Really, it should have been expected. In fact, I would have been surprised if Cubs fans didn’t show up in huge numbers for this weekend’s series. It reminds me a little bit of Derek Jeter’s final game, played at Fenway. Yankees fans desperately wanted to be there. Red Sox fans had almost no desire to be there. The transfer seemed natural. Especially at the prices Yankees fans were willing to pay. I’m almost surprised there were any Red Sox fans at all in the building that day. This weekend was similar. Sure, the Cubs hadn’t been in town for a while. But, they had been there. So, there are some Sox fans for whom the novelty of the Cubs wouldn’t be there. Sure, it was a chance to welcome some new friends, but the Sox welcome back old friends all the time. For Cubs fans, it was different. For one thing, I’m guessing there are more new Cubs fans this year than there were new Red Sox fans the last time the Cubbies were in Fenway. Whether these are actual new fans, or fans who just feel they can be more vocal about it. I’ll admit, if I was a Cubs fan living in the Boston area, I’d probably be pretty quiet about it. Unless, of course, the Cubs are finally the defending World Champs. Then, I’d grab tickets to Fenway and wear my gear with pride. So, add in the new fans, the newly excited fans, the weekend series, and the prices people were willing to pay, I’m not amazed at all that the blue pinstripes filled Fenway.
I thought it was pretty cool that the Cubs brought their World Series trophy with them. The Sox set up a table displaying the two Curse Busting trophies of 2004 and 2016 for fans to take their picture with. Along with a suggested $20 donation. I wasn’t there, so I don’t know how heavily that “suggestion” was enforced. But, the picture I saw showed the person collecting money holding a pretty good-sized wad of bills. My guess is that the Red Sox Foundation and Cubs Charities did pretty well for themselves by taking advantage of a couple rabid fan bases. It reminds me of the Cardinals after the 2004 World Series. They realized that they had a unique opportunity. The Red Sox had ended their curse in St. Louis. So, they hooked up with a charity, and basically sold every part of the ballpark that wasn’t nailed down. And, even some things that were. You could buy dirt from the field. The towels used in the visitor’s dugout. Even pieces of the visitor’s dugout bench. It was a great way to make a lot of Red Sox fans very happy, for a good cause. Just like last night.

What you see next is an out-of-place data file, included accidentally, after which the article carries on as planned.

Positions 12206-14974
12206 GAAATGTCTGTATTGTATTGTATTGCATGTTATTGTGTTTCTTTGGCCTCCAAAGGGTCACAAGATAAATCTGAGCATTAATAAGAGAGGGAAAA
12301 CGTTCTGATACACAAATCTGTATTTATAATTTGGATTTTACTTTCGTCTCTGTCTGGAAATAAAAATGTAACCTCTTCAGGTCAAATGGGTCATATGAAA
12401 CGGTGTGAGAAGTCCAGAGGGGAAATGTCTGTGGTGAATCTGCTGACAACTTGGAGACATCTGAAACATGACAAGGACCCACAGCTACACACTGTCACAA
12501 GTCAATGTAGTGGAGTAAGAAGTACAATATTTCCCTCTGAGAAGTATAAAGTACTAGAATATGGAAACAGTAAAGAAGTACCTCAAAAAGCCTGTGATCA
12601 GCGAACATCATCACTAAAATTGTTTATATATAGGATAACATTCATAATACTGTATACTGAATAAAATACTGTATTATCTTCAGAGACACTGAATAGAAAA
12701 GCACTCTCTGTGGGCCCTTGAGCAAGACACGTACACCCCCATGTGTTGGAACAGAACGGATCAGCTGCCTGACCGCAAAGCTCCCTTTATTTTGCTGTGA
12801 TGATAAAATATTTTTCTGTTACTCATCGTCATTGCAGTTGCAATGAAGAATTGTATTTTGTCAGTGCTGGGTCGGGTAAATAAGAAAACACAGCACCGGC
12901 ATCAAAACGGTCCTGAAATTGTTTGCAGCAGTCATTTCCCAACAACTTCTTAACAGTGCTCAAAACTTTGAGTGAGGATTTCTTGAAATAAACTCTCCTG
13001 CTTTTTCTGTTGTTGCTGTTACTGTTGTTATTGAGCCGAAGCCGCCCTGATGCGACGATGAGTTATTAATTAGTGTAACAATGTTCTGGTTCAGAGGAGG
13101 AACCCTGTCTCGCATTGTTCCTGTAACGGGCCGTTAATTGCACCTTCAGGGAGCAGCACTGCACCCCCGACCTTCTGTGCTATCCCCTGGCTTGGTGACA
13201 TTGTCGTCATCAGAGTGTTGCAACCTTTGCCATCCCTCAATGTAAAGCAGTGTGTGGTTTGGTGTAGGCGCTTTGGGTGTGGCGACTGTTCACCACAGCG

As for the games themselves? The Sox took the series, which is really all that mattered. Sure, there were ups and downs. Sometimes the Sox made errors, sometimes they capitalized on Cubs errors. But in the end, the Red Sox did what they needed to do.
It was nice to see Hanley heat up a bit. After everyone complaining about his lack of power, he suddenly decided that every ball needed to be on Lansdowne St. Hopefully he can keep that up.
Now things can return to normal with the Orioles in town. The exhibition feel of the Cubs is instantly switched to the commonplace Orioles match-up.
I’m pretty excited about that.